But fundamentalism which means not moving forward, not progressing in terms of thoughts and interpretations, and not wanting to evolve with humankind, now that is dangerous. [Click to read the full article at English.AstroAwani.Com]

Take the plunge to self-employment


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Take the plunge to self-employment
By Zan Azlee

Arif Rafhan, a close friend of mine, recently quit his full time job at an IT company where he was also a partner in to concentrate on, of all things, doodling.This is a person who has an extraordinary mutant-like talent for drawing and art but had been fully and gainfully employed for more than ten years in a field totally different. What made the push? I was working on my third book (about my adventures in Afghanistan) and decided that it should be a graphic novel. I called on him to be the illustrator.

Well, I don’t know if that was the whole push that help make his decision. But I would really like to believe that I had some small role in it. Arif (or as we all know him as Apan), is now a full time doodler, illustrator and artist who takes on any project that can make full use of his talents. And I’ve never seen him more excited. Here’s a story that is close to my heart and also one that I feel needs to be shared. More than ten years ago, I made the same decision that Apan did.

I decided to quit my full time job as a TV reporter to indulge in my interests which were (and still are!) writing and video/filmmaking.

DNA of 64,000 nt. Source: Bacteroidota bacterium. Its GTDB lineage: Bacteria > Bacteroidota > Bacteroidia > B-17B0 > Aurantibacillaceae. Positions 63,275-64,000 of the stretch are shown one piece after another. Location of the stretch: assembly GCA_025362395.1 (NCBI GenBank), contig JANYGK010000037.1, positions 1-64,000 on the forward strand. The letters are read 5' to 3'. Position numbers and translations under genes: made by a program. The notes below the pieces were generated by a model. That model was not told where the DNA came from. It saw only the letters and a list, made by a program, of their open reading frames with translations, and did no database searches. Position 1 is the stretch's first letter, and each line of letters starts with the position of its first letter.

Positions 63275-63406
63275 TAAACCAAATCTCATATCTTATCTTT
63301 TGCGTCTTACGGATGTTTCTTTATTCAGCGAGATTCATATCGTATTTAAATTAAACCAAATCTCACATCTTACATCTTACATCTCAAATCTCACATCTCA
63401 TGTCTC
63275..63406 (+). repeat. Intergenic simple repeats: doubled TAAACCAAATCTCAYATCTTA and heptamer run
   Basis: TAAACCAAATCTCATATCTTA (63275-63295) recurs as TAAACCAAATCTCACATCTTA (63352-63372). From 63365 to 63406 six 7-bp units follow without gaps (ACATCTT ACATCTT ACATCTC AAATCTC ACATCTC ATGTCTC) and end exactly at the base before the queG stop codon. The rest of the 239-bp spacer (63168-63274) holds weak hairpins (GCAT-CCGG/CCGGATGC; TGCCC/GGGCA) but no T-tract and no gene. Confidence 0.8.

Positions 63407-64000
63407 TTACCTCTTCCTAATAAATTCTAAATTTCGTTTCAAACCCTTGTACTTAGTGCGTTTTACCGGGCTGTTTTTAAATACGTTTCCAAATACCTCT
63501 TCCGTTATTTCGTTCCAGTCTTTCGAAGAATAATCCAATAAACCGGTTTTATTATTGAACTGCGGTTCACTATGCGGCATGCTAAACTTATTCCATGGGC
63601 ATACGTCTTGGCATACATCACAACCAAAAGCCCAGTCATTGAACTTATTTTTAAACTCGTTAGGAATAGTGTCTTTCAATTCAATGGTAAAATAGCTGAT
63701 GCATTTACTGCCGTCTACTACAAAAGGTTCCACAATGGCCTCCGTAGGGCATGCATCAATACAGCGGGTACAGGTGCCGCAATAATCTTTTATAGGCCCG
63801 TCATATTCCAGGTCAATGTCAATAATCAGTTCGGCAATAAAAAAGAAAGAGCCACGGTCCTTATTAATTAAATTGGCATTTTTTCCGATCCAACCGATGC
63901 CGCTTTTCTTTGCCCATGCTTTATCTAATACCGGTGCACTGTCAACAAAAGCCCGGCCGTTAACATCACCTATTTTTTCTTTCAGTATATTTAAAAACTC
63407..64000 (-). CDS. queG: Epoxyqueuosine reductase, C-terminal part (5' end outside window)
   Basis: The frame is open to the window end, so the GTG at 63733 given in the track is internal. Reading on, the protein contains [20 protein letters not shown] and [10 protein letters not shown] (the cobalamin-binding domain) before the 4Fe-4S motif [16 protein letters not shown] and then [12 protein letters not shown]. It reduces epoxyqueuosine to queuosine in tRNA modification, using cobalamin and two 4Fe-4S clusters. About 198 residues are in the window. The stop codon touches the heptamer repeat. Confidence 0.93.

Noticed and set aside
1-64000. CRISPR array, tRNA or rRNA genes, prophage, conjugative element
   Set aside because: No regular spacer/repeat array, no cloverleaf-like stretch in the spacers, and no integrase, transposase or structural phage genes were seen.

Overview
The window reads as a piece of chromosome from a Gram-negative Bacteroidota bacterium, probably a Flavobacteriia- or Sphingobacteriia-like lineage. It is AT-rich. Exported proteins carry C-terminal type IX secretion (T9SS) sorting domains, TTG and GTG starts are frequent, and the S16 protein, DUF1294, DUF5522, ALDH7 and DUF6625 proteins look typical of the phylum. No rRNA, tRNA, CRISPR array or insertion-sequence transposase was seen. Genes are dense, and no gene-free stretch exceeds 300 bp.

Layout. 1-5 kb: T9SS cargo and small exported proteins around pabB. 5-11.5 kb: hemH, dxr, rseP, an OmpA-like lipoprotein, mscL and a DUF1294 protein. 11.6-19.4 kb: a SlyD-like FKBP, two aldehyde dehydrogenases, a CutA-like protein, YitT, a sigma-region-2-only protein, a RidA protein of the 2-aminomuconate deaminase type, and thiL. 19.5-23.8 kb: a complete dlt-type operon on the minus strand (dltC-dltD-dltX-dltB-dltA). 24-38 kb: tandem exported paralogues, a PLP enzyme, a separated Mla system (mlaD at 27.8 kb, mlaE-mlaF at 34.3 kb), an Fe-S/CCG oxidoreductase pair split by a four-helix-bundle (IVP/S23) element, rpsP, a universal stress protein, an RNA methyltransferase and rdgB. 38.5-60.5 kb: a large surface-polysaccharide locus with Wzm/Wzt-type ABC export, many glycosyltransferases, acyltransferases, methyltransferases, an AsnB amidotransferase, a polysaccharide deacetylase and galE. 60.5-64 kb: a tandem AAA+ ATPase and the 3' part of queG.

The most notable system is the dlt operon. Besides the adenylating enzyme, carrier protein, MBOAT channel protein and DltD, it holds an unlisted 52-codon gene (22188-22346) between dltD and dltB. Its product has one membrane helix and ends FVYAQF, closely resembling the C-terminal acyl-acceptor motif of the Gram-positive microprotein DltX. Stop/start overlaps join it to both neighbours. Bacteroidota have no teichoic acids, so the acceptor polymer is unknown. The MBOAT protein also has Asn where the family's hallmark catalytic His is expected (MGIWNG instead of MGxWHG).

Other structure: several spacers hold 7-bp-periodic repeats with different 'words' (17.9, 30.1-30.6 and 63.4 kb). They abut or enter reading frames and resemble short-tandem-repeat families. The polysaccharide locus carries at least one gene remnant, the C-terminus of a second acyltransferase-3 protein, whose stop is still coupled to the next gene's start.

Sure, the income and stability was a bit lacking in the beginning, but I couldn’t have been more excited, happy and enthusiastic to be doing what I love and at my own terms. It turned out great for me and those were my most productive and satisfying years of my creative life. Financially, it was rewarding too. Its true what they say about doing what you love. I tried to convince Apan to do the same way back when I took the plunge too. But he was more interested in climbing the corporate ladder and becoming rich (admit it Apan! haha!). Compared to mine, Apan’s journey will probably be a bit more nerve-wrecking (to me at least). He has a whole family with a wife and two kids to take care of now. [Click to read the full article at KopitiamEkonomi.Com]

Pakchic says: Trying to raise a true blue Malaysian daughter


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Pakchic says: Trying to raise a true blue Malaysian daughter
By Zan Azlee

“Apa khabar Athena? Buat apa kat sekolah hari ini?” I would ask.

“Pops!!” she would scream.

“Kenapa Athena? Apa yang Athena buat kat sekolah? Ceritalah kat pops.”

“Pops!!”

And she would immediately run away from me while laughing hysterically.

I find her reaction very amusing whenever I try to speak to her in any other language besides English, like Bahasa Malaysia or Cantonese for example.

It’s amusing to me because that is exactly how I reacted when I was a kid to my parents who would suddenly speak to me in Bahasa Malaysia just to fool around with me.